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Stump Cabin

Open Saturday 10am - 5pm and Sunday (limited to 10am-2pm)

Generally recognized as the oldest extant structure in West Virginia, Stump Cabin is a must-see for anyone wondering what life was like in the untamed frontier of the mid-1700s. The cabin has stood during the development of our great country through the French & Indian, Revolutionary, and Civil wars, and remains today as a full-time working farm. It is a vital part of the South Fork and Hardy County history.
Around 1746, Michael Stump came from Germany with his family and built a one-story cabin along the South Fork River. A second story was added in 1859.
In October of 1746, a survey crew, which included Peter Jefferson, father of Thomas Jefferson, reached Stump Run. George Washington recorded in his diary at age 16 that he spent several days with the Stumps in 1748 while a member of Lord Fairfax’s survey team headed by James Genn.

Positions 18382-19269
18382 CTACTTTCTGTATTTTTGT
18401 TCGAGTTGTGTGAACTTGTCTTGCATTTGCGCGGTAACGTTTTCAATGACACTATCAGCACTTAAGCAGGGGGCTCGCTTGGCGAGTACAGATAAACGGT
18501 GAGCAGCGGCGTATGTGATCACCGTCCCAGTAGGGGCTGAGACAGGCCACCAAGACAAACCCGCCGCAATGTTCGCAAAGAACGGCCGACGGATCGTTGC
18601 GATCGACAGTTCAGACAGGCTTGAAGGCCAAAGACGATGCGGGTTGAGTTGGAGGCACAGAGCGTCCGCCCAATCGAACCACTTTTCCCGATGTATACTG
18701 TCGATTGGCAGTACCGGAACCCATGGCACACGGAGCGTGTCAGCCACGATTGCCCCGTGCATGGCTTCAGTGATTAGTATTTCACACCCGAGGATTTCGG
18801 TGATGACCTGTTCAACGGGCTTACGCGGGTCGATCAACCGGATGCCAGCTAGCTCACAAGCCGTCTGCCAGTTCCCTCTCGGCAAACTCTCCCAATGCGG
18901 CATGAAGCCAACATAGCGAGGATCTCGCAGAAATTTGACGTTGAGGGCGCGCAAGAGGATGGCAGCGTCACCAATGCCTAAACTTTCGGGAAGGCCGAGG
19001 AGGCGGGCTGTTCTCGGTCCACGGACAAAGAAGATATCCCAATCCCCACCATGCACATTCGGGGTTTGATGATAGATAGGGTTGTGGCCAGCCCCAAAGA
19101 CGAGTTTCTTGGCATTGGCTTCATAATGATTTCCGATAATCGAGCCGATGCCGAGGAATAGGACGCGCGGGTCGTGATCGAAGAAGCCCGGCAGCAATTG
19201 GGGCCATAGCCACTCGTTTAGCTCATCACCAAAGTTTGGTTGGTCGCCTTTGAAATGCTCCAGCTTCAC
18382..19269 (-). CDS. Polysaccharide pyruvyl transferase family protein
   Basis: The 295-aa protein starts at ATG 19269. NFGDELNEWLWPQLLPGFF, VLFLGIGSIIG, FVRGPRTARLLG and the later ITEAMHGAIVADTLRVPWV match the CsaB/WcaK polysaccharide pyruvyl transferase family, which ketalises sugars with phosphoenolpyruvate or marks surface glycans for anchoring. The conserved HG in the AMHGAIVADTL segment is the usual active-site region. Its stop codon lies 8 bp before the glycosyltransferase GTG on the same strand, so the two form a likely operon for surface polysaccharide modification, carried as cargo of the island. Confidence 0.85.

Lord Fairfax deeded the 366 acres to the Stumps in 1749. The original deed, which is written on sheepskin, is on display at the cabin.
The property remained in the hands of the Stump Family until 1973 when John Buhl purchased it and restored the cabin. Included on the property is a museum of “old stuff,” a blacksmith shop, sawmill, antique tractors and cars, and more.
Open courtesy of John and Bev Buhl
Directions: About 13 miles South of Moorefield on South Fork Road (route 7). Watch for
the green flag and Stump Run Farm sign on the left.

Stump Cabin
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